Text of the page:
Attendees are flocking around the registration table to pick up their conference schedules. They’re eagerly picking out their sessions for the day, excited to learn about the newest trends in the industry (if they haven’t already done so on the conference website, that is).

But are your conference sessions featuring the most up-to-date educational content if you’ve chosen the accepted contributed sessions six months in advance?

Is Your Collection Process Preventing Innovative Conference Materials?

Velvet Chainsaw and Tagoras recently surveyed 245 association professionals to learn more about coaching professional speakers for events and found:

75% of associations use a call for papers process that closes 9-10 months before the annual conference.

The Problem: Attendees and members don’t want to learn about the industry trends from 10 months ago, they want to learn about the industry trends that will occur 10 months from now. So how do you provide timely conference education to attendees?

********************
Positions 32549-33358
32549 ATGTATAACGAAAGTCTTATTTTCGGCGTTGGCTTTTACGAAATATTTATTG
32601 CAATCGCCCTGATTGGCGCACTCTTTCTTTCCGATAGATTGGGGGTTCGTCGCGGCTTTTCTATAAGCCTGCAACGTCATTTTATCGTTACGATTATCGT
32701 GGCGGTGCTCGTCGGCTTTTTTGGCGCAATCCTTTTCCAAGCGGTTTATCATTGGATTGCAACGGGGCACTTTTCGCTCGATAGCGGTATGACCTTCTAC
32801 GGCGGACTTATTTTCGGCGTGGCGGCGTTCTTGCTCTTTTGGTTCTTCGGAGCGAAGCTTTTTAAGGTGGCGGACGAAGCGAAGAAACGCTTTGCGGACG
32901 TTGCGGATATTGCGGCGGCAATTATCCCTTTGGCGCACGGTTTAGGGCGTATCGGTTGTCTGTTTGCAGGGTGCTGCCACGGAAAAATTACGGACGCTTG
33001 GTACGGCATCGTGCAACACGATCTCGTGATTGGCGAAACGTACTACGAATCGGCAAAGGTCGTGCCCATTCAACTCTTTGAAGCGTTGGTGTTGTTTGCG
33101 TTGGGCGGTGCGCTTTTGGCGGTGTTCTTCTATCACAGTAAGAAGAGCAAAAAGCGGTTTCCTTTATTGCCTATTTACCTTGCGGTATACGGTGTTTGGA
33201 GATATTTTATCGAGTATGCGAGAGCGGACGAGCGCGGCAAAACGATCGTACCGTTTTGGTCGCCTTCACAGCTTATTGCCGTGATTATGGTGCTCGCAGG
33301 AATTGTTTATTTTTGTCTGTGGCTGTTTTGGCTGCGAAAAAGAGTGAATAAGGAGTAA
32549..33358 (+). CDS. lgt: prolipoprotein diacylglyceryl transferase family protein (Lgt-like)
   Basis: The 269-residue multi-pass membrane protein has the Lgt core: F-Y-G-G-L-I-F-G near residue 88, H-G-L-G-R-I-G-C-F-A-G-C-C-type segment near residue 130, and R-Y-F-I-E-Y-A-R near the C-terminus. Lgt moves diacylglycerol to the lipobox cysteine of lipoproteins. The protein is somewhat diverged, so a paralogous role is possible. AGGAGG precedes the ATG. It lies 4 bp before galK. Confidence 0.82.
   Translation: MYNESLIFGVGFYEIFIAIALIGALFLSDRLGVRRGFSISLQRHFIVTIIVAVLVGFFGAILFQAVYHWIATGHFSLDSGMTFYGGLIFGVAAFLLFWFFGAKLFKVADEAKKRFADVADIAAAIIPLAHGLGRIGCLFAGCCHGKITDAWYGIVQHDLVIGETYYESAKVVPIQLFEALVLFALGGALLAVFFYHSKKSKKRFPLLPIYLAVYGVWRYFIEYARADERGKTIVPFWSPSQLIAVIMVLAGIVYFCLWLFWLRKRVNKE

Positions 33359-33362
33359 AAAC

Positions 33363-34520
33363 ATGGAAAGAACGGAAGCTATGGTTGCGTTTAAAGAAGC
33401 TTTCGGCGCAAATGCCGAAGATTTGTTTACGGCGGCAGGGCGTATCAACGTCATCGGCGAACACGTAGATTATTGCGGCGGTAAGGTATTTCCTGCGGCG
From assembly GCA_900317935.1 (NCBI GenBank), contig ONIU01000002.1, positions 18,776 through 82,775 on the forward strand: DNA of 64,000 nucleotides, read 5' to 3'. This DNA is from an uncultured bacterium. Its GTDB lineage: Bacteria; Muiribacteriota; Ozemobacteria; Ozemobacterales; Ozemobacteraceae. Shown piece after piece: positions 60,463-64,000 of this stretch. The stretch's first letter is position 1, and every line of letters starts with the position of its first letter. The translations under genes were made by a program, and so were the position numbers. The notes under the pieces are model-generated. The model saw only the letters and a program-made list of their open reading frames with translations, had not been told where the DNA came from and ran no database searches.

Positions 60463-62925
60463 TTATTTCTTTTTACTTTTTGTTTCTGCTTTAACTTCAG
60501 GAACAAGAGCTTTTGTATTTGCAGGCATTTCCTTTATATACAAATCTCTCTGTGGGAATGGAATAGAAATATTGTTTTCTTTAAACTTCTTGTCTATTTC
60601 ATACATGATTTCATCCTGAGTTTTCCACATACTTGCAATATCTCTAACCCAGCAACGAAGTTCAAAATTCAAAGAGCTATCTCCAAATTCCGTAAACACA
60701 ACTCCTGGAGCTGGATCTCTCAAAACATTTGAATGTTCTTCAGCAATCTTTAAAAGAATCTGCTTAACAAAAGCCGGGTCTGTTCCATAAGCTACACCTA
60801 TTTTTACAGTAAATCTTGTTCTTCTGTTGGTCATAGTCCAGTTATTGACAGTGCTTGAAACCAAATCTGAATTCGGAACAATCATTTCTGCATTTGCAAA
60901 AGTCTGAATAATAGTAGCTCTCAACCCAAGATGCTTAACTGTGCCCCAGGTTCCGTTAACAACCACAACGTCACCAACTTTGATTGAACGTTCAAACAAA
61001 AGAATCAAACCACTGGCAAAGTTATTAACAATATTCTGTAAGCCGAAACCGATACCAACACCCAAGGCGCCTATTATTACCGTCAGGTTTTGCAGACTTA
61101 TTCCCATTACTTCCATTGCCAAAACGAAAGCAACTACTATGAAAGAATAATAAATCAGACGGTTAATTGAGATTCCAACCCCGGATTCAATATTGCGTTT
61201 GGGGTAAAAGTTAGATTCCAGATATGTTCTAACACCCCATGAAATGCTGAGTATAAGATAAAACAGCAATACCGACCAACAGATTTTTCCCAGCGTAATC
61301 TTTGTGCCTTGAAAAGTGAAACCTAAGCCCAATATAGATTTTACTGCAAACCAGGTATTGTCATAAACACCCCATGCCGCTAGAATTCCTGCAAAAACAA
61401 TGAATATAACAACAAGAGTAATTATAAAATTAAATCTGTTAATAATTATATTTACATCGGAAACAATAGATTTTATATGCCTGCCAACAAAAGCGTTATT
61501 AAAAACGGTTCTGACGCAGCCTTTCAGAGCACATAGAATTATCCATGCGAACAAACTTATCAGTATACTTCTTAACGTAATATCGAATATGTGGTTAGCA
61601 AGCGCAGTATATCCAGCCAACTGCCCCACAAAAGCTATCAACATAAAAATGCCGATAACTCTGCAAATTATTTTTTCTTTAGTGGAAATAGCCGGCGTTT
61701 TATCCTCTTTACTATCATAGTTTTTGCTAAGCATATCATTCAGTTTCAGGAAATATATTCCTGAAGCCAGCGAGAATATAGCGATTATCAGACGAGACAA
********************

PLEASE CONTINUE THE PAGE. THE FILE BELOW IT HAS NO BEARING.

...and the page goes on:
Invite Key Note Speakers Later

I talked briefly with John Eisele, one of our resident Online Collection Experts who said many of his clients invite new speakers into the system once the collection and review processes are nearly finished.

Once you’ve completed your call for papers, review and call for final presentations, consider inviting new speakers into your system to provide specific, timely content for your conference.

These speakers are usually well-known, innovative leaders in the industry who have the knowledge and experience to keep your conference timely.

Offer a Late-Breaking Call for Papers

Another way his clients have maintained current topics is to open a “late-breaking call for papers” just a few months before the event. Have a few session placeholders where there would be a limited number of submissions and the review is expedited.

Perhaps you have wanted to do this before, but technology is preventing you from working with one system to do so. Technology should not be a barrier. If you have a flexible system for your call for papers process, your system should facilitate this process and strengthen your conference session. It comes down to making sure your speakers are submitting their presentations on time and reviewers are reviewing on time.

How do you make sure your conference isn’t outdated before it even begins?